9 9 / THE FOUR DIMENSIONS - SOCIAL NORMS SOCIAL NORMS 4 Social norms include regulatory, cultural, generational, and socioeconomic norms, to name but a few. These norms change over time due to a wide range of factors. As an example, it used to be the norm for workers to retire at 65; but today, many are working beyond that age due to financial pressures or personal preference. Similarly, early adopters of technology may be leading the way in remote work, but while one might expect those workers to be Millennials, they might well be Baby Boomers with considerable experience who want to remain professionally active. Another important development is talent s increasing desire to work for companies whose purpose aligns with their personal values. Individuals care about the purpose of the organizations they work for, the purpose of the companies whose products they consume, and the purpose of the groups with which they identify. In fact, almost 65 percent of job seekers won t work for an employer if they don t know or don t agree with its mission. 7 At KellyOCG, our purpose is to connect people with work in ways that enrich their lives this is what brings us to work every day. The key to understanding social norms is recognizing that they re also driven by consumerization and individualization; that they re unique to each market, segment, and in many cases, each human being that s engaged in the process. There s no one size fits all generalization, and organizations need to be conscious of the various impacts across the environment. 91% Source: of CEO s want a broader range of skills in their workforce. Annual CEO Survey, PWC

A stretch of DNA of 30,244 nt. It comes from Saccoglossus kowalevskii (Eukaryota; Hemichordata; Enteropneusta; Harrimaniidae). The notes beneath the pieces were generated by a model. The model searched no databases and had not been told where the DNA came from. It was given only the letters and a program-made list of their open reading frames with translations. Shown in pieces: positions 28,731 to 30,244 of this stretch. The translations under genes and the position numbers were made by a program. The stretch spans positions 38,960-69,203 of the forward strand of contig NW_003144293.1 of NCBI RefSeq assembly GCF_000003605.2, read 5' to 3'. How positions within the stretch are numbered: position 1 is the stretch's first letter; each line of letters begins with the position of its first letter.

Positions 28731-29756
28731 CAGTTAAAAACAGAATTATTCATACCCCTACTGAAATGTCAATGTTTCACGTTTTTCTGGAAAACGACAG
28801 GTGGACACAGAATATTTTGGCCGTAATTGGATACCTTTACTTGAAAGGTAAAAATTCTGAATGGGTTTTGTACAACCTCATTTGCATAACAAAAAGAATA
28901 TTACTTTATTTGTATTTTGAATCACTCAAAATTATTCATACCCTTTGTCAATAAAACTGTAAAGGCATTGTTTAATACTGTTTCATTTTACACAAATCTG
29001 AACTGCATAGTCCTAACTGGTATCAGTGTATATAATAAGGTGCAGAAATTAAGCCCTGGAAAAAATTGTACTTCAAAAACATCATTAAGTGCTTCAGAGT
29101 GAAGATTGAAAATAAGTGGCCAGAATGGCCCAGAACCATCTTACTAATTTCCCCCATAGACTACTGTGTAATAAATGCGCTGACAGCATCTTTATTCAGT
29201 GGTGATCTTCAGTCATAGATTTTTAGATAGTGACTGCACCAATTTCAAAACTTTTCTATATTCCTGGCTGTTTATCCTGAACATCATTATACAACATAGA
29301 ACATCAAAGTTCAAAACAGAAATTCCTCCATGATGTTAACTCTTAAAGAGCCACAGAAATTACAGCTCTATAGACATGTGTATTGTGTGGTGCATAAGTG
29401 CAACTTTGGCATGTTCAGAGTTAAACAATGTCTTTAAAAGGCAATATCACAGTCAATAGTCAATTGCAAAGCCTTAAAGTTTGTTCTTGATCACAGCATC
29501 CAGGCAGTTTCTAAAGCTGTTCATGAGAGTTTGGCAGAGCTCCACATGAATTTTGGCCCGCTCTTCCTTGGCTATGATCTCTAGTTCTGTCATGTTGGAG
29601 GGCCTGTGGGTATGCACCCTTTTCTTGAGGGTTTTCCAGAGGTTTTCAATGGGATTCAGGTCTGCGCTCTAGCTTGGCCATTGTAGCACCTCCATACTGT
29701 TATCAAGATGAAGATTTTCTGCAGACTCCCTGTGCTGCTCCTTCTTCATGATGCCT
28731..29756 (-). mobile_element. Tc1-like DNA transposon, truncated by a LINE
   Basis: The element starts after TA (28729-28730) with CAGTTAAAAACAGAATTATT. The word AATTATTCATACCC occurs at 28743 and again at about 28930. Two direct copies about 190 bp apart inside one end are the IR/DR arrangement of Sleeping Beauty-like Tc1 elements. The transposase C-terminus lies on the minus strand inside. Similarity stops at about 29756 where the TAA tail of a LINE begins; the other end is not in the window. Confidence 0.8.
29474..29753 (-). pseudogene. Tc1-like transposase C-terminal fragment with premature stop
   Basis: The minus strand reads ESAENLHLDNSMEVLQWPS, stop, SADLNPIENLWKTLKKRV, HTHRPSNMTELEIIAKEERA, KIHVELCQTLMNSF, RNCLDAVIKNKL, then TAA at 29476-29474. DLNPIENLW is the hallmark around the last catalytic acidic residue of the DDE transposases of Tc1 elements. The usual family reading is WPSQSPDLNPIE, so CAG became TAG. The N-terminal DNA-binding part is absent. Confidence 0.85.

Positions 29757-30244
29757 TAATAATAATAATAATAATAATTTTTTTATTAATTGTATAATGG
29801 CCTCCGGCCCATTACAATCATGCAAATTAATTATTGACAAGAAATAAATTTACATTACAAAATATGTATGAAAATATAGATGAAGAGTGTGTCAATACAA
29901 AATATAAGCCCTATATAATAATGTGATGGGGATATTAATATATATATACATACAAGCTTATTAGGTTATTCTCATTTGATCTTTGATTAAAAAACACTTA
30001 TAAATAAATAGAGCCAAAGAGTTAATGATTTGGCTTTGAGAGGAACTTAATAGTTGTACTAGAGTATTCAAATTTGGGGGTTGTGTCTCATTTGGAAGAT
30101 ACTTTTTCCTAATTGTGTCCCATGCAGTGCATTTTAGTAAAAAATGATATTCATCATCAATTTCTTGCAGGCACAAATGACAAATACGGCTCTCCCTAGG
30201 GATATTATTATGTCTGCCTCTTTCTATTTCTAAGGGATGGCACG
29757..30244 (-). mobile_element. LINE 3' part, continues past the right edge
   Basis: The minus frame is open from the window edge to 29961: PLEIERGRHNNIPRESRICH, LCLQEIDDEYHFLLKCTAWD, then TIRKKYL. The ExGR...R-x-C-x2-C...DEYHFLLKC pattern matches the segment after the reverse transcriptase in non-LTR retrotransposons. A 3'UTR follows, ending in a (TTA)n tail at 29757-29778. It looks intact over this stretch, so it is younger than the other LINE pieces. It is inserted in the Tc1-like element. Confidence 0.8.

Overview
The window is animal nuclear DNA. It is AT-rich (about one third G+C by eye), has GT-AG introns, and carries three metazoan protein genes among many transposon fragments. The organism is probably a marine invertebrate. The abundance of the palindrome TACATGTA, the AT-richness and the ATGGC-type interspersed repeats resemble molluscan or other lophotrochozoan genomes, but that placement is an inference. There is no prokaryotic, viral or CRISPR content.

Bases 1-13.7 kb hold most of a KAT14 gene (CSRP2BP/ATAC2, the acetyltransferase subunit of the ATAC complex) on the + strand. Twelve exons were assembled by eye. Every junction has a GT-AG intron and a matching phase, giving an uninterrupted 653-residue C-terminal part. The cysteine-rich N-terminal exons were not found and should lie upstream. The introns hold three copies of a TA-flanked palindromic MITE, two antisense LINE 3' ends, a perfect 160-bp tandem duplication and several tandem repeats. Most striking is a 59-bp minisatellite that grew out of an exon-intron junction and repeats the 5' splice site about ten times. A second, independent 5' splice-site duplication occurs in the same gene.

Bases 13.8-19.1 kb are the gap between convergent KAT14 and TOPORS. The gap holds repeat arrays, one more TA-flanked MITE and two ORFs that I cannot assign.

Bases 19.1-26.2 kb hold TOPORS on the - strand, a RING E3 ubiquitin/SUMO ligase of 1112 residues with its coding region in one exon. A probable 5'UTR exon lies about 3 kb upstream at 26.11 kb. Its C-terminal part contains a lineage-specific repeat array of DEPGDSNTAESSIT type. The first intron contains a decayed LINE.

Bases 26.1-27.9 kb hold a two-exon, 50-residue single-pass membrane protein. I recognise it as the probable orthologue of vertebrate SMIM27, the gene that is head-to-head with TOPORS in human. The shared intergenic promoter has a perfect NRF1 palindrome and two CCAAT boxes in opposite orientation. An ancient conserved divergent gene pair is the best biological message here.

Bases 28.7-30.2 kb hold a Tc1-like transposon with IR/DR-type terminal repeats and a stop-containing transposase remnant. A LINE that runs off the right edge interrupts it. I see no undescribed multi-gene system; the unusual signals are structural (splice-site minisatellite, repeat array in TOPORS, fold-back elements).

10 10 / BUSINESS BENEFIT BUSINESS BENEFIT When an organization considers only one, two, or three of these dimensions, it results in a skewed view of the talent landscape and work. In contrast, when an organization considers these four dimensions in a balanced manner, it leads to a wide range of models of how to engage with talent; how to construct talent communities; how to build sourcing strategies; how to govern relationships; and when to buy, build, or borrow talent. For example, if a company needs to borrow talent, when does it do so in a temporary labor model versus an online platform model versus an outsourced relationship? Or when do worker responsibilities become more advanced due to technology, and how does that affect the types of roles a company needs? At the same time, by considering the four dimensions as they relate to the personal aspect of talent inspiration and motivation, organizations can increase the level of employee engagement. This in turn increases both the employees value to their own selves, as well as to their work environment and company. Only by taking all four dimensions of workforce, workplace, technology, and social norms into account can an organization truly assess the right combination of models to utilize within its supply chain to drive the business outcomes it wants (e.g. to stay agile, maintain simplicity, remain compliant, and achieve the best ROI).